All aboard! The banking rollercoaster ride is here

 
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The UK’s banks have been on a rollercoaster ride since the dark days of the credit crunch in 2008, from PPI mis-selling to Libor and the Forex scandal. Recent woes include market volatility, capital buffers and low interest rates depressing margins.

As first quarter reporting season kicks off with Barclays today, some good news at last: 2016 will be the final year of “mega conduct and litigation issues” for UK lenders according to a new report by Standard & Poor's released today.

Fines have cost Barclays, HSBC, Lloyds and RBS nearly £56bn since 2011. The report will give hope that there’s light at the end of the tunnel and relief for long-suffering shareholders – although it’s impossible to say for sure that there won’t be another wave of problems around the corner.

Either way, this week’s trading updates will reflect the consequences of the aforementioned low interest rates and market volatility.

First up, Barclays, whose share price has suffered this year, closing at 173p yesterday, compared to 219p on 31 December 2015. Last week’s updates from US banking peers Goldman Sachs and Morgan Stanley do not bode well for its much-debated investment banking arm.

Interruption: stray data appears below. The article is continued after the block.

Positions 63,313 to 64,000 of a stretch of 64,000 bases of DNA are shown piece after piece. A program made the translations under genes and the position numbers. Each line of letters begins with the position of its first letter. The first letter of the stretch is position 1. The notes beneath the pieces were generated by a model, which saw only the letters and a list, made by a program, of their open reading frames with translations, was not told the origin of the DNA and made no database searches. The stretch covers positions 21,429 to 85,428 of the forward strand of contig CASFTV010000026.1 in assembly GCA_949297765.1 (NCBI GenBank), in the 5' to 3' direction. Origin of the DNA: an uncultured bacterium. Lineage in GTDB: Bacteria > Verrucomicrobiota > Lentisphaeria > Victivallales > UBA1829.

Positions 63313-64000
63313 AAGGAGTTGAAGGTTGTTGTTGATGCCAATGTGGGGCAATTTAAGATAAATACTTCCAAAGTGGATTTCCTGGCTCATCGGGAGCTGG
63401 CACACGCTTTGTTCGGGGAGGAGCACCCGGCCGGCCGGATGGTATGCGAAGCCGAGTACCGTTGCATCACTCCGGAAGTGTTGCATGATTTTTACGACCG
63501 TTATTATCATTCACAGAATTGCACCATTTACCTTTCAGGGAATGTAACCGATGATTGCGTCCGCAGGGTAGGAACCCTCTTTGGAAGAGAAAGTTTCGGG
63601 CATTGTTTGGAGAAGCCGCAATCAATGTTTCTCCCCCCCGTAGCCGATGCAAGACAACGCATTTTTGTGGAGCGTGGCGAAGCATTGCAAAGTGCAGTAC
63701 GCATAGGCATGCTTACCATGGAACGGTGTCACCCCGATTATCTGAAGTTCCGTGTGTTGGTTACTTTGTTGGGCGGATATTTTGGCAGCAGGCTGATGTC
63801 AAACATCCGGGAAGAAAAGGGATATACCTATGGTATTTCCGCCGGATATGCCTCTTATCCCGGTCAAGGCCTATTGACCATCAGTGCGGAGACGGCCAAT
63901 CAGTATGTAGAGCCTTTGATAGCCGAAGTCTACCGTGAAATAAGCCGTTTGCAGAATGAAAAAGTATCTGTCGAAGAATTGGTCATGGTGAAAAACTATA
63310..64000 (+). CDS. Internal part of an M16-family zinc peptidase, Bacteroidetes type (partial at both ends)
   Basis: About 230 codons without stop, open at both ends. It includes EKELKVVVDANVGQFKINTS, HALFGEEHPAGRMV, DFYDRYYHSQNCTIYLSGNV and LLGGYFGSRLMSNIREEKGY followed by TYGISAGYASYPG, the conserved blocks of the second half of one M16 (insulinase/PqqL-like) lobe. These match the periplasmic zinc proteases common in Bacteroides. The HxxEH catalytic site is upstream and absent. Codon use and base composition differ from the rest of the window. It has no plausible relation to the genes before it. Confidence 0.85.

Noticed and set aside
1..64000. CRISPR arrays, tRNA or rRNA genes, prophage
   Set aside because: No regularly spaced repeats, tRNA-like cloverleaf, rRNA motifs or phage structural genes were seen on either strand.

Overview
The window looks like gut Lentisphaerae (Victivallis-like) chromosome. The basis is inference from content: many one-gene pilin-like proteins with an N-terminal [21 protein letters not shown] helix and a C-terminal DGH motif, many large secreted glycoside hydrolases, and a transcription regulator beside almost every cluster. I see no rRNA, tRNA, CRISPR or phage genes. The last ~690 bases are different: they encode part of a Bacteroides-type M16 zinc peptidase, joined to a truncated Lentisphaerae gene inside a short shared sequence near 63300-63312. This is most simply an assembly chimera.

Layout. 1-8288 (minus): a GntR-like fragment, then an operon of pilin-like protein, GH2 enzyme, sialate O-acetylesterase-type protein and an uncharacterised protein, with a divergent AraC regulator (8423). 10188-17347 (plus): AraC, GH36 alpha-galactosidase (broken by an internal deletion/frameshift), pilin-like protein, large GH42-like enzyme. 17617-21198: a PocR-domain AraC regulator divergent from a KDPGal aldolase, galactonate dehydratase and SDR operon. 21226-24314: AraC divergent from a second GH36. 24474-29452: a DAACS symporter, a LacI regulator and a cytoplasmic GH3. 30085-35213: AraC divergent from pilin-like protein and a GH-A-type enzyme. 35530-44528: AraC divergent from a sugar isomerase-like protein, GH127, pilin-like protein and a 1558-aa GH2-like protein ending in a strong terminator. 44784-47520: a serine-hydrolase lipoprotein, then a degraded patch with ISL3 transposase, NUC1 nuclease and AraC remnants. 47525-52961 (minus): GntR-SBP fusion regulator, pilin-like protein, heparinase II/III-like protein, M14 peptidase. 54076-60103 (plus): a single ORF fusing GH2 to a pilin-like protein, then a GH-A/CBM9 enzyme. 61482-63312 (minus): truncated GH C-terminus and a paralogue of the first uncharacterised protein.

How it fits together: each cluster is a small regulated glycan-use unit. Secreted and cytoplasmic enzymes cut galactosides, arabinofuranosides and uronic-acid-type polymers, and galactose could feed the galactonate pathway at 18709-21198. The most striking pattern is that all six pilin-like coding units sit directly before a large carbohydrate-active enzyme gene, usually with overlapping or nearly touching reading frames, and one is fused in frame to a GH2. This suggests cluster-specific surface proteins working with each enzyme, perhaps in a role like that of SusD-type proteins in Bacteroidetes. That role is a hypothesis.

RBS, which reports on Friday, is expected to post a first quarter loss of £957m, largely as a result of a £1.1bn payment to the UK Treasury for a golden share that gave the government first say on any dividend payments. Its removal brings the bank one step closer to dividend payments but it still needs to turn a profit.

Lloyds Banking Group, whose share price closed at 70p yesterday compared to 73p at the end of last year, reports tomorrow. It has managed to sidestep the more dramatic share declines seen across the international banking sector given its domestic focus but even that comes with a sting in the tail: uncertainty around the referendum. PPI concerns still linger.

Looking beyond the reporting season, the sins of the past may be receding for UK banks but fresh challenges lie ahead, including ring-fencing and IT legacy issues.

The sector’s shareholders are not out of the woods yet.

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